After WWII the existing railway companies were all put into the control of the newly formed British Transport Commision and that government organisation spawned British Railways, which came into being on 1st January 1948. The railway infrastructure had suffered badly during the war years and most of the steam locomotives were 'tired' and badly maintained and or life expired. Although the management of British Railways was already planning to replace steam power with diesel and electric engines/units they still took a decission to build more steam locomotives (as a stop gap). Some 999 (yes just 1 short) Standard locomotives were built in 12 classes ranging from super powerful express and freight engine to suburban tank locomotives. The locomotives were mainly in good order when the order came in 1968 to end steam, some only 8 years old. There still exists a fleet of 46 preserved Standards of which 75% are in working order in and around the UKs preserved railways, furthermore 3 new build standard standard locomotives are proposed. Steam fans who were around in the 1960s all remember the 'Standards'. AUTHOR: Cheshire based Keith Langston is a widely published and highly respected photo journalist who specializes in heritage transportation and industrial archaeology subjects. Keith counts himself fortunate to have known Fred Dibnah personally and to have observed the 'great man' first hand as he went about his fascinating work. Keith Langston contributes news and feature material on a regular basis across a wide range of heritage titles, including Old Glory, Heritage Railway, Heritage Commercials, Tractor, and Towpath Talk.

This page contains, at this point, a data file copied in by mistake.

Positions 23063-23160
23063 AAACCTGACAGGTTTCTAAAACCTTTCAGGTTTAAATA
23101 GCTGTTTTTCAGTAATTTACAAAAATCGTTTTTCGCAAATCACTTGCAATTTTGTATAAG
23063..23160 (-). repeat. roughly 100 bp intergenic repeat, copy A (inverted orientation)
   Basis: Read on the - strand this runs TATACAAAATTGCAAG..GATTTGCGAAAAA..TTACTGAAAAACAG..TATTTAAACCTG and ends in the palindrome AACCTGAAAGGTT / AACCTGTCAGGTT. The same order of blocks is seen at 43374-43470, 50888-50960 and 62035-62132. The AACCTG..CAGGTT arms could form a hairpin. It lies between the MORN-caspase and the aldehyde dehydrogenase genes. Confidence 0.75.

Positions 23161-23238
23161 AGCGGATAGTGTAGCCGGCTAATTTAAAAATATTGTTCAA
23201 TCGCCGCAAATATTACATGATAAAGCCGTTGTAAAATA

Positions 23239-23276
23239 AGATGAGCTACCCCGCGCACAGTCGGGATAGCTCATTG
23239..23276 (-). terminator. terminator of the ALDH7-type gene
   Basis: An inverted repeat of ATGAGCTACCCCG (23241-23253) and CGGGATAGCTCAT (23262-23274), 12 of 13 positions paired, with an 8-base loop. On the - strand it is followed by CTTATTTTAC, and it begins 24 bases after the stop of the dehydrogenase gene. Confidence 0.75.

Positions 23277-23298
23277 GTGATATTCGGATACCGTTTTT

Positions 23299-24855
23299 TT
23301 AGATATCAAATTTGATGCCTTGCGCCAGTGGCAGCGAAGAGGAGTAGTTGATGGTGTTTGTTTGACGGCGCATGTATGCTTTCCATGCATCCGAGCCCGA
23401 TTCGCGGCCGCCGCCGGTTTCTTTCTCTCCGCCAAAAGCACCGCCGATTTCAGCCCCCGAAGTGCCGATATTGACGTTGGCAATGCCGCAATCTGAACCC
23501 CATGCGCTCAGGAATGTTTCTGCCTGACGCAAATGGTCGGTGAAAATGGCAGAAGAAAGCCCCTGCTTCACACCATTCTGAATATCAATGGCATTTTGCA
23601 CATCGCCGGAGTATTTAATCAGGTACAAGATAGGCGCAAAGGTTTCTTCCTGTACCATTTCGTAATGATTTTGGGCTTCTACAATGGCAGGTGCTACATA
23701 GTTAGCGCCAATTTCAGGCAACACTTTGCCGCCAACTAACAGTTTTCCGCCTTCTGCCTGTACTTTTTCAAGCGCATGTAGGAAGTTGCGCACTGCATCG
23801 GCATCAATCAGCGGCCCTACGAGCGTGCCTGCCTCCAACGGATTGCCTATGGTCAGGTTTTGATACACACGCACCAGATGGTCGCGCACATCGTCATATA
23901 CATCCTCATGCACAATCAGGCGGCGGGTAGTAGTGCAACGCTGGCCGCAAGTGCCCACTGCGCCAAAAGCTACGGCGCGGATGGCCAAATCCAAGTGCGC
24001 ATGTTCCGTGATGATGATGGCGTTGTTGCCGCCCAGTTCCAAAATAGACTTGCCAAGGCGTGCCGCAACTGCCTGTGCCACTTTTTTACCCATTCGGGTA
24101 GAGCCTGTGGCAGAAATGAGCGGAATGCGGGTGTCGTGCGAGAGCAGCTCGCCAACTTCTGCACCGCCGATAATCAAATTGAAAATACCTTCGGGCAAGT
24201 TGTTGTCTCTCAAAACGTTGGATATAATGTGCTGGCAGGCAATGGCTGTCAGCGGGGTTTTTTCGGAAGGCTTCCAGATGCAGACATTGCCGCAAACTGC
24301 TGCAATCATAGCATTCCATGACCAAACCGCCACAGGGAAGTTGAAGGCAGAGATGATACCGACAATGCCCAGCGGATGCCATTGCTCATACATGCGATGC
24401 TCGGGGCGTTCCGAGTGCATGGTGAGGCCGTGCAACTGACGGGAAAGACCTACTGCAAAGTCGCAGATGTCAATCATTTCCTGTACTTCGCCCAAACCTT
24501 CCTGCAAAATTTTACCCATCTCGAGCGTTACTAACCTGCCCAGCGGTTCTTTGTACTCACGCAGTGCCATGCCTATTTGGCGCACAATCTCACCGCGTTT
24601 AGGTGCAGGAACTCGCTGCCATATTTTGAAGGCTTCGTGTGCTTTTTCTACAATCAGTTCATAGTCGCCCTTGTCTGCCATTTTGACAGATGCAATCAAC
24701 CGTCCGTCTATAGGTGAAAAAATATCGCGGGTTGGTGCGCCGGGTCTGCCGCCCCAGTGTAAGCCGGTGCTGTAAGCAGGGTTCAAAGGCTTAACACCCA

- Publication Date:
- 01 / 07 / 2012